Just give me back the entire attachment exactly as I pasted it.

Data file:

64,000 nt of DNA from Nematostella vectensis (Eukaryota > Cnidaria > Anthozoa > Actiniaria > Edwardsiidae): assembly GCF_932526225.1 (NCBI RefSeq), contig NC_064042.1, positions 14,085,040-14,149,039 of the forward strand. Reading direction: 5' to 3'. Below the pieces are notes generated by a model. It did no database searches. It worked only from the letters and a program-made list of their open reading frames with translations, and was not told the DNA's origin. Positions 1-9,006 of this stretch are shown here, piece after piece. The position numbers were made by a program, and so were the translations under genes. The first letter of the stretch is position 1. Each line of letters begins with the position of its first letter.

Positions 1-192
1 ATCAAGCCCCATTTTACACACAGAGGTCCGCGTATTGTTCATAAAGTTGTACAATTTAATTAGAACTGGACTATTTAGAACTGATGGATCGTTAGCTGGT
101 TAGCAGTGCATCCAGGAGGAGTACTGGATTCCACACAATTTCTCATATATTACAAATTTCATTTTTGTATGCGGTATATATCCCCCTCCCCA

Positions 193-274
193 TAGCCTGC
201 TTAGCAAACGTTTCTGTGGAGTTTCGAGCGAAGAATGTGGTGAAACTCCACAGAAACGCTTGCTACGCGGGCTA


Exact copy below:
64,000 nt of DNA from Nematostella vectensis (Eukaryota > Cnidaria > Anthozoa > Actiniaria > Edwardsiidae): assembly GCF_932526225.1 (NCBI RefSeq), contig NC_064042.1, positions 14,085,040-14,149,039 of the forward strand. Reading direction: 5' to 3'. Below the pieces are notes generated by a model. It did no database searches. It worked only from the letters and a program-made list of their open reading frames with translations, and was not told the DNA's origin. Positions 1-9,006 of this stretch are shown here, piece after piece. The position numbers were made by a program, and so were the translations under genes. The first letter of the stretch is position 1. Each line of letters begins with the position of its first letter.

Positions 1-192
1 ATCAAGCCCCATTTTACACACAGAGGTCCGCGTATTGTTCATAAAGTTGTACAATTTAATTAGAACTGGACTATTTAGAACTGATGGATCGTTAGCTGGT
101 TAGCAGTGCATCCAGGAGGAGTACTGGATTCCACACAATTTCTCATATATTACAAATTTCATTTTTGTATGCGGTATATATCCCCCTCCCCA

Positions 193-274
193 TAGCCTGC
201 TTAGCAAACGTTTCTGTGGAGTTTCGAGCGAAGAATGTGGTGAAACTCCACAGAAACGCTTGCTACGCGGGCTA